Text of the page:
- A bill, tabled by controversial MP, Ryad Abdel Sattar looks set to ban homosexual activity in Egypt
- Under the law, anybody engaging in homosexual acts faces up to three years in prison with a one-year minimum term
- Those found to break the law upon release would face up to five years behind bars
- The proposed law also states that anyone who calls for the acceptance of homosexuality should be jailed for between one and three years
The crackdown on Egypt’s LGBT community looks set to continue with a new law designed to criminalize homosexuality already at the draft stage.
The bill, tabled by controversial MP, Ryad Abdel Sattar, contains five articles designed to ban homosexual activity in Egypt.
Under the law, anybody engaging in homosexual acts faces up to three years in prison with a one-year minimum term.
Meanwhile, those found to break the law upon release would face up to five years behind bars.
The proposed law also states that anyone who calls for the acceptance of homosexuality, even if he or she is not a “practitioner of homosexuality,” should be jailed for between one and three years.
The draft also states that any media representative who “promotes” pro-LGBT events would be jailed for three years.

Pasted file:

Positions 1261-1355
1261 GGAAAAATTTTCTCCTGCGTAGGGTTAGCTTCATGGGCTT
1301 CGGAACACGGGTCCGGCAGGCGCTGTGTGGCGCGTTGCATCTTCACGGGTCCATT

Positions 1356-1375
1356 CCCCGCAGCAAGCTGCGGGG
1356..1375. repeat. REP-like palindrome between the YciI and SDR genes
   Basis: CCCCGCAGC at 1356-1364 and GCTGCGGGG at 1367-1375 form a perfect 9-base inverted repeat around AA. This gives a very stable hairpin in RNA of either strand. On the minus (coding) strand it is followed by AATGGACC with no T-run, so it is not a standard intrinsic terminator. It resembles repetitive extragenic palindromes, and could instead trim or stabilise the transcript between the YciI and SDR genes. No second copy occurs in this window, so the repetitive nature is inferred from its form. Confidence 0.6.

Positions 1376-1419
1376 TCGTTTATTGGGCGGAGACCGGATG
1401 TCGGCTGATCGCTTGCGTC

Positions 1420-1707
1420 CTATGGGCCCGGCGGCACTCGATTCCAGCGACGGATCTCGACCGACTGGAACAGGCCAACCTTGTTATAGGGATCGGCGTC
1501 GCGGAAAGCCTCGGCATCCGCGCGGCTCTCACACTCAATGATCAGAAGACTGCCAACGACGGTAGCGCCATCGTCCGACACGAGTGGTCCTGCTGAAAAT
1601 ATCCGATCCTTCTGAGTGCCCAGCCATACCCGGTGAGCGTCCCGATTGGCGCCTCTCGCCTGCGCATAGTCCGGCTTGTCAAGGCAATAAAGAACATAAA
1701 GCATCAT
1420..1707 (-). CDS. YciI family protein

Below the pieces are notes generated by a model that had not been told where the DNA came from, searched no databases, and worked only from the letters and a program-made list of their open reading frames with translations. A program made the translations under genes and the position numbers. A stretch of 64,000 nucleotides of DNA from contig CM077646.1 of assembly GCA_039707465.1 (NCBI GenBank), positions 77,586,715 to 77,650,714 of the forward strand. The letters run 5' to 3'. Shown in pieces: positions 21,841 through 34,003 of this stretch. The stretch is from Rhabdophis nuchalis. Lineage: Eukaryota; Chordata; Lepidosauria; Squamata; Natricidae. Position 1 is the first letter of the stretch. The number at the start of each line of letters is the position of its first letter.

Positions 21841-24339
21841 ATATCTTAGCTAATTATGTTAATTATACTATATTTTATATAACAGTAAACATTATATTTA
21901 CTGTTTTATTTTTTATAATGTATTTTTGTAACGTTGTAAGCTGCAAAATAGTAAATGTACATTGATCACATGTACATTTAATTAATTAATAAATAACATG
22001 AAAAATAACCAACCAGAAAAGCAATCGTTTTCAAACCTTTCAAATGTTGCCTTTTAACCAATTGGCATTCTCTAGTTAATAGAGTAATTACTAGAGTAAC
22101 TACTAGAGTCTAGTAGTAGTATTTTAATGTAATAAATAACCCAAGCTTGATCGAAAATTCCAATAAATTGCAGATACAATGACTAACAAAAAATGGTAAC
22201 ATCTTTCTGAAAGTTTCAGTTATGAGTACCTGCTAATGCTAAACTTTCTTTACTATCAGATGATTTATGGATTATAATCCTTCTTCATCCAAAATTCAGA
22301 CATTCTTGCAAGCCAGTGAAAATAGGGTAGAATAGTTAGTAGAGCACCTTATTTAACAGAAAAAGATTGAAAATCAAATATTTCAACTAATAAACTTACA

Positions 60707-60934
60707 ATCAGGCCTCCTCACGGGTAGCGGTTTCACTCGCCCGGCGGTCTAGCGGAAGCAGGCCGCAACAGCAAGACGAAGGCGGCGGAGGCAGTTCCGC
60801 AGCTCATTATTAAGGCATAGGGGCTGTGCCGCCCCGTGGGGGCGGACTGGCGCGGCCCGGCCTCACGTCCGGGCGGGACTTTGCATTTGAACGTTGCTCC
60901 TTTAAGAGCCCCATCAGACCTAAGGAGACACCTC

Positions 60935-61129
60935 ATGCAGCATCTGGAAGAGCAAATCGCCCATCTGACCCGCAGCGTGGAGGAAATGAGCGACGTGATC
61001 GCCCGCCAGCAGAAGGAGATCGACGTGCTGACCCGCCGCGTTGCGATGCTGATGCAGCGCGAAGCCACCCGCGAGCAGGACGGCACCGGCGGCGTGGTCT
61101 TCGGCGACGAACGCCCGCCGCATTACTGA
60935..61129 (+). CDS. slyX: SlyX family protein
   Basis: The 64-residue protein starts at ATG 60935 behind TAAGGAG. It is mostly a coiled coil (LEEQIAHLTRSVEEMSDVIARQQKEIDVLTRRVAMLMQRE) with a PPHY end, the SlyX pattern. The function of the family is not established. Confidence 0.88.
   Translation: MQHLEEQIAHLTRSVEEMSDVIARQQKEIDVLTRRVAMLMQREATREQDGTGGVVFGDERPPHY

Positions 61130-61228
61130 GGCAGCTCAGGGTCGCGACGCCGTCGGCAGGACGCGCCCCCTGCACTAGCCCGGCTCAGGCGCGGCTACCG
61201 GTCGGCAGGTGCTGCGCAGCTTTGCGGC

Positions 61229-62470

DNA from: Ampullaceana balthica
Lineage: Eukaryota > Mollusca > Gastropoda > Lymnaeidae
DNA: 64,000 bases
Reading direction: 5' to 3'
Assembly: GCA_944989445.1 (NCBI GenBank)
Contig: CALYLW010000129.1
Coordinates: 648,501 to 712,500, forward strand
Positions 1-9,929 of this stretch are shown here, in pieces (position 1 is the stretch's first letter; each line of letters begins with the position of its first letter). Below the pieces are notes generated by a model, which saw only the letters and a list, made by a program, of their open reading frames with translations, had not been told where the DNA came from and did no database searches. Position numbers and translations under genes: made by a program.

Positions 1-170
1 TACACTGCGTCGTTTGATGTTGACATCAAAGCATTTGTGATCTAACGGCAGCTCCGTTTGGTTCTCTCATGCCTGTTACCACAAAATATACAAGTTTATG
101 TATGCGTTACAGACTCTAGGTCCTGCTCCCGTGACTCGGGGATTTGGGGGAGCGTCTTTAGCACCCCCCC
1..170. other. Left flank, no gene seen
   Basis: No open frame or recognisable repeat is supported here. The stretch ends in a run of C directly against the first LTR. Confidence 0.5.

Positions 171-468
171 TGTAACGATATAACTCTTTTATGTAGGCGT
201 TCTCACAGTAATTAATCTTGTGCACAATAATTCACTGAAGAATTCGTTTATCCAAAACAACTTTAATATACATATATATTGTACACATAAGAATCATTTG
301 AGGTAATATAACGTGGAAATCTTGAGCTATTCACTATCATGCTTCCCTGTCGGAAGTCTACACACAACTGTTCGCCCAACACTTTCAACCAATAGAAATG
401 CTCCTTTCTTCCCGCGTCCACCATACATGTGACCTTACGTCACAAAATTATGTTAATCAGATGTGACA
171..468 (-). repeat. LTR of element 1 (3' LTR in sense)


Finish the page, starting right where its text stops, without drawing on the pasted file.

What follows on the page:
Moreover, the article also noted that organizers or participants in such events would be jailed for the same period.
“It is prohibited to show any sign or symbol of homosexuality or to promote it, all violators will be jailed for no less than one year and no more than three years,” the proposed bill reads.
The proposed law will now be discussed in parliament after being reviewed by speaker Ali Abdel Aal.
The bill has already received support from a number of other Egyptian MPs.
The news comes at a time when Egypt’s LGBT community is facing unprecedented persecution.
The crackdown follows the flying of a rainbow flag at a concert held by Lebanese group Mashrou Leila in Cairo.
Seven people have since been arrested in connection with the incident and many more have since been entrapped by Egyptian security forces on dating apps such as Grindr.
Frequent arrests have led the makers of Grindr to issue a warning to users in Egypt about the dangers of arrest.
Egyptian law does not currently criminalize homosexuality and often uses charges such as debauchery or insulting Islam to imprison members of the LGBT community and their allies.
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